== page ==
DevOps Changes and Trends of 2018

Dan Holloran October 08, 2018

DevOps
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Teams have been adopting the philosophies of DevOps since before it became a widely used term. And with each passing year, DevOps principles become more refined and more organizations buy into the concept. Although DevOps isn’t one-dimensional–and takes many forms–there are a few core tenets adopted by every successful DevOps organization.

The path to DevOps is a story of ups and downs. You try one thing, it doesn’t work, you iterate on the process, and you improve. At its core–this is DevOps. Through tight-knit communication and improved visibility between IT and developers, you can continuously test, collaborate, and improve.

Due to the ever-changing nature of DevOps, we wanted to recap a few common discoveries, changes, and trends we noticed throughout 2018.

1. More DevOps Adoption

In DORA’s newest research from Accelerate: State of DevOps 2018: Strategies for a New Economy, 27% of people said they worked in a DevOps team. For comparison, only 16% of people in 2014 answered the same way. More teams continue to take on the process of deepening collaboration between IT, security, and development. As more companies adopt DevOps, we continue to learn more about its benefits and find more innovative ways of implementing it.

2. Visibility and Reporting Across All Teams

According to the Puppet + Splunk 2018 State of DevOps Report, “C-suite respondents were more likely to report that these practices [of DevOps] were in frequent use.” A breakdown in communication and lack of visibility into blockers at the C-suite can cause C-level executives to believe their DevOps efforts are more effective than they actually are.

To emphasize this point, the same Puppet + Splunk Report goes on to state that, “64 percent of C-suite respondents believe security teams are involved in technology design and deployment versus 39 percent at the team level.” Management, development, IT, and security teams can start looking for ways to improve collaboration by acknowledging these feelings across the organization.

It’s important to recognize the informational gap so that DevOps teams can build visibility into PI planning, deployments, and reporting. Open lines of communication between engineers, managers, and the broader team can help identify areas lacking visibility and any potential bottlenecks.

DevOps & The Incident Lifecycle

3. DevOps and DevSecOps Are One and the Same

The practice of true DevOps inherently benefits security. People in the industry continue to argue over the terms DevOps and DevSecOps–but they really mean the same thing. DevOps principles such as collaboration, automation, and transparency should translate into bolstered security. With DevOps and Agile software development integrated into the SDLC and the incident management lifecycle, teams will naturally be more proactive about reliability and security.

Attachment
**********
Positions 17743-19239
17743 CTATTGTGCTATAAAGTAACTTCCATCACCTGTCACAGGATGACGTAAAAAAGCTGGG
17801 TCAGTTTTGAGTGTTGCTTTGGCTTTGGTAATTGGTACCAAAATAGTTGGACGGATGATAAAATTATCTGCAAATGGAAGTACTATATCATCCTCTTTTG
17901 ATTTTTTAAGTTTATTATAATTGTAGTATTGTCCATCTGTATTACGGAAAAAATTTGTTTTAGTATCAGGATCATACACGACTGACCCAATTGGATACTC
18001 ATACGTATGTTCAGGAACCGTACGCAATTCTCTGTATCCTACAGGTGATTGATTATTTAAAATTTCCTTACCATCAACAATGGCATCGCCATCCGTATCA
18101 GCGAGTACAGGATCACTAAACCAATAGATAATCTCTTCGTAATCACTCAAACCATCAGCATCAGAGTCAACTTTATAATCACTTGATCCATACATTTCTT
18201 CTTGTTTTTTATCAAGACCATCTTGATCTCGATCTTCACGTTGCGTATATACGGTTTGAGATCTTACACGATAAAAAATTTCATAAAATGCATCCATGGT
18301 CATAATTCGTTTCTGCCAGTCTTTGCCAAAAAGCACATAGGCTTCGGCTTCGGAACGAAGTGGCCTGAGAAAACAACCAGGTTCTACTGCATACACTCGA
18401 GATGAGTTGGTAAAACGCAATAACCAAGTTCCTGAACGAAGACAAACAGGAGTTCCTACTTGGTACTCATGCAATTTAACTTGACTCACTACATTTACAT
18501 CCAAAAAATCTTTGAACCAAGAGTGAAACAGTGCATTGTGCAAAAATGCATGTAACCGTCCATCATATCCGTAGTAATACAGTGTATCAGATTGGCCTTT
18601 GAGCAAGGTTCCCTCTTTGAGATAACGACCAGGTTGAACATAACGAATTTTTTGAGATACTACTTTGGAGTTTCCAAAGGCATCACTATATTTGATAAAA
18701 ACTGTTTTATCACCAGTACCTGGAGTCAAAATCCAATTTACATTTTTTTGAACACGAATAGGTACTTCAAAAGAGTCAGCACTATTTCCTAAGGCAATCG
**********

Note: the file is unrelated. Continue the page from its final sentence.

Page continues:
In a recent article from Engine Yard they go on to state, “As DevOps practices become more closely integrated into cloud security and lifecycle management, DevOps will become more proactive, adding security in the development cycle in anticipation of security issues rather in response to problems uncovered once a project is deployed.”

Teams are quickly realizing the advantages of DevOps when it comes to building services quickly, reliably, and securely.

4. More Diversity in DevOps

According to this JAXenter post:

  • 12% of people identified as female
  • Last year, only 6% of the respondents were women
  • 25% of the respondent’s teams are women
  • 6% percent of respondents said they have some kind of disability
  • 9% preferred not to respond when asked about disabilities
  • 4% did not specify their gender, and 1% identified as non-binary

It’s just a start, but increased diversity in DevOps will lead to more viewpoints and help teams continuously improve. It’s a great trend to see that more diverse groups of people and expertise are drawn toward the DevOps culture.

5. Larger Adoption of Open Source Software

Also stated in the JAXenter article mentioned above, “Open source software is 1.75 times more likely to be extensively used by the highest performers, who are also 1.5 times more likely to expand open source usage in the future.” Teams are using open source software more often in order to build faster and take advantage of existing code and services.

While this is great for speed, DevOps teams need to be careful that open source software doesn’t have detrimental effects on security or operations.

Conclusion

DevOps is evolving for the better. More teams are working to build tighter bonds between developers, IT operations, and security. Added personnel diversity, an acceptance of open source software, a focus on security and transparency, and an increase in overall DevOps adoption is driving the future of software development and IT.

Due to the increasing speed of software delivery, the rapid adoption of Agile practices and CI/CD, combined with the growing threats of cybersecurity, DevOps has never been more necessary. The implementation of DevOps across your entire organization will drive a culture of speed, reliability, and security.

In our free eBook, Build the Resilient Future Faster: Creating a Culture of Reliability, learn from our story to see how adopting DevOps will drive deeper collaboration and help you build better services.

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